I should always give my Python classes a __str__ method

October 25, 2018

I have been going back and forth between Python and Go lately, and as part of that I have (re-)learned a sharp edged lesson about working in Python because of something that Go has built in that Python doesn't.

I do much of my debugging via print() statements or the equivalent. One of the conveniences of Go is that its formatted output package has built-in support for dumping structures. If you have a structure, and usually you do because they're often the Go equivalent of instances of classes, you can just tell fmt.Printf() to print the whole thing out for you with all the values and even the field names.

If you try this trick with a plain ordinary Python class that you've knocked together, what you get is of course:

>>> f = SomeClass("abc", 10)
>>> print(f)
<__main__.SomeClass object at 0x7f4b1f3c7fd0>

To do better, I need to implement a __str__ method. When I'm just putting together first round code to develop my approach to the problem and prove my ideas, it's often been very easy for me to skip this step; after all, I don't need that __str__ method to get my code working. Then I go to debug my code or, more often, explore how it's working in the Python interpreter and I discover that I really could use the ability to just see the insides of my objects without fishing around with dir() and direct field access and so on.

By the time I'm resorting to dir() and direct field access in the Python REPL, I'm not exactly doing print-based debugging any more. Running into this during exploration is especially annoying; I'll call a routine I've just written and I'm now testing, and I'll get back some almost opaque blobs. I could peer inside them, but it's especially annoying because I know I've done this to myself.

As the result of writing some Python both today and yesterday, today's Python resolution is that I'll write basic __str__ methods for all of my little data-holding classes. It only takes a minute or two and it will make my life significantly better.

(If I'm smart I'll make that __str__ follow some useful standard form instead of being clever and making up a format that is specific to the type of thing that I'm putting in a class. There are some times when I want a class-specific __str__ format, but in most cases I think I can at least live with a basically standard format. Probably I should copy what attrs does.)

PS: collections.namedtuple() is generally not what I want for various reasons, including that I'm often going to mutate the fields of my instance objects after they've been created.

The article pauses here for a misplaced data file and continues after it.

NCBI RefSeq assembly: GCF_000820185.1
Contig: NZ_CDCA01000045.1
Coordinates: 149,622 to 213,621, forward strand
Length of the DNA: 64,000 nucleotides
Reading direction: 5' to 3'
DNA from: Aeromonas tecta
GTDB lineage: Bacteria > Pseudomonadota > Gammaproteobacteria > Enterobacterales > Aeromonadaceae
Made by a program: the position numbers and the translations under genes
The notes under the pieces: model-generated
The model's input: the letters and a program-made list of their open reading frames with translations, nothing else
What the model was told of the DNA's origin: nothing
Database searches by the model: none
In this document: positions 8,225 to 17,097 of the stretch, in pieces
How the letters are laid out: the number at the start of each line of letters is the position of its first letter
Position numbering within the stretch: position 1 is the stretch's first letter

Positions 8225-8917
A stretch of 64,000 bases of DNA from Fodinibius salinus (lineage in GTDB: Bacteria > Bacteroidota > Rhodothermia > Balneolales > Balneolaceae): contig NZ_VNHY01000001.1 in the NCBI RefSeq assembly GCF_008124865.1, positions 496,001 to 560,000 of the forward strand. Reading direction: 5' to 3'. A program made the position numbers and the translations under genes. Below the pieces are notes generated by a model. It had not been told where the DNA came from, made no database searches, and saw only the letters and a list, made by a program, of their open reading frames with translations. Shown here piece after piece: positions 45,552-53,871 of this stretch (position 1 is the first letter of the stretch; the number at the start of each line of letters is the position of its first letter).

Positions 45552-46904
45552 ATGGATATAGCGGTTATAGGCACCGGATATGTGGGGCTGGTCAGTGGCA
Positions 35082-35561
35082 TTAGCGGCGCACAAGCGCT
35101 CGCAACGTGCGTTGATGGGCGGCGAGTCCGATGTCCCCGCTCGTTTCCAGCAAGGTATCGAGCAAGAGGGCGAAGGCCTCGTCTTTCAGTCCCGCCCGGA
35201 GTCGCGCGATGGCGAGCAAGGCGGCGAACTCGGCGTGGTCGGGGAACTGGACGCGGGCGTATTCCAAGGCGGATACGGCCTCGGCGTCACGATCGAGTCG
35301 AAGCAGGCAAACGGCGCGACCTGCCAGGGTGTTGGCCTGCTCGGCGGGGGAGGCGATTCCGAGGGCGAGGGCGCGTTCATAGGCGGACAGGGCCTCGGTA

Sidebar: Solving this problem with attrs

If I was or am willing to use attrs (which I have pragmatic concerns with for some code), it will solve this problem for me with no fuss or muss:

>>> @attr.s
... class SomeClass:
...    barn = attr.ib()
...    fred = attr.ib()
>>> f = SomeClass("abc", 10)
>>> print(f)
SomeClass(barn='abc', fred=10)

I'm not quite sure that this will get me to use attrs all by itself, but I admit that it's certainly tempting. Attrs is even available as a standard package in Ubuntu 18.04 (with what is a relatively current version right now, 17.4.0 from the end of 2017).

I confess that I now really wish attrs was in the Python standard library so that I could use it without qualms as part of 'standard Python', just as I feel free to use things like urllib and json.

Comments on this page:

By Clément at 2018-10-26 01:28:37:

You should probably use a __repr__ for this type of debugging info. Additionally, attrs is in the stdlib now; or, more precisely, the new dataclass module offers most of the same functionality with a slightly different interface (https://docs.python.org/3/library/dataclasses.html).

By Tom at 2018-10-27 23:54:24:

You can do this dynamically quite easily.

 def __str__(self):
   return str(self.__dict__)

Every object in python can be turned into a dict, because that's how they are stored. This will return a string with all the fields of the class. If you want it nicely formatted, use pprint.pformat.

Written on 25 October 2018.
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